Triple therapy in the management of chronic obstructive pulmonary disease

Triple therapy is superior to both monotherapy and dual therapy for the treatment of advanced chronic obstructive pulmonary disease (COPD), according to a systematic review and meta-analysis.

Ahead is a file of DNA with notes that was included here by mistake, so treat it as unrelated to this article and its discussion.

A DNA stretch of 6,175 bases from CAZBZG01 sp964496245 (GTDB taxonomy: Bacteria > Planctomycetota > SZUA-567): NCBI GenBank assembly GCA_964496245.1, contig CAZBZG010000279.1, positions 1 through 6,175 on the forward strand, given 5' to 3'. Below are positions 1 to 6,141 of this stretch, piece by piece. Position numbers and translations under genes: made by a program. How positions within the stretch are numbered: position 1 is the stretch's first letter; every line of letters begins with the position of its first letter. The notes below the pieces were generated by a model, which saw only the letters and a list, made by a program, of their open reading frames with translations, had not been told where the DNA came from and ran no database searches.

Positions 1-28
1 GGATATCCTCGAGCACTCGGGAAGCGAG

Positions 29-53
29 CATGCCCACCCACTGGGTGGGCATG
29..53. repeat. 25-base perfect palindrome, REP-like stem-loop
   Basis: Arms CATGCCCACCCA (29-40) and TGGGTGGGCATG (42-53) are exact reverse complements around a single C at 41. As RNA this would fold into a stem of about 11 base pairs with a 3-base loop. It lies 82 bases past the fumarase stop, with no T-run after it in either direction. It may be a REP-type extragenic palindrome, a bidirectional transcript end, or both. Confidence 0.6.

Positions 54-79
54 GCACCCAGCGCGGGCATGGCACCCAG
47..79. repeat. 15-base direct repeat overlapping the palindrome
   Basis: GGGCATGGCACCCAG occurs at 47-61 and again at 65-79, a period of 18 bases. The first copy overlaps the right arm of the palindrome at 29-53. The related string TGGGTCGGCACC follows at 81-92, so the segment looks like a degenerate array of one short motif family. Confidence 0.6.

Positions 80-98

Triple therapy is superior to both monotherapy and dual therapy for the treatment of advanced chronic obstructive pulmonary disease (COPD), according to a systematic review and meta-analysis. Medical university researchers in China identified 21 randomized clinical trials appropriate for their investigation, which compared the rate of moderate to severe exacerbations associated with each of the three approaches. Triple therapy that included a long acting muscarinic antagonist (LAMA), a long acting beta agonist (LABA), and an inhaled corticosteroid (ICS) significantly reduced the rate of moderate or severe exacerbations compared with LAMA monotherapy, LAMA coupled with LABA, or an ICS/LABA combination. Other favorable outcomes associated with triple therapy included better lung function and improved health-related quality of life. The overall safety profile was favorable overall; however, the incidence of pneumonia much greater with triple therapy than with LAMA/LABA dual therapy.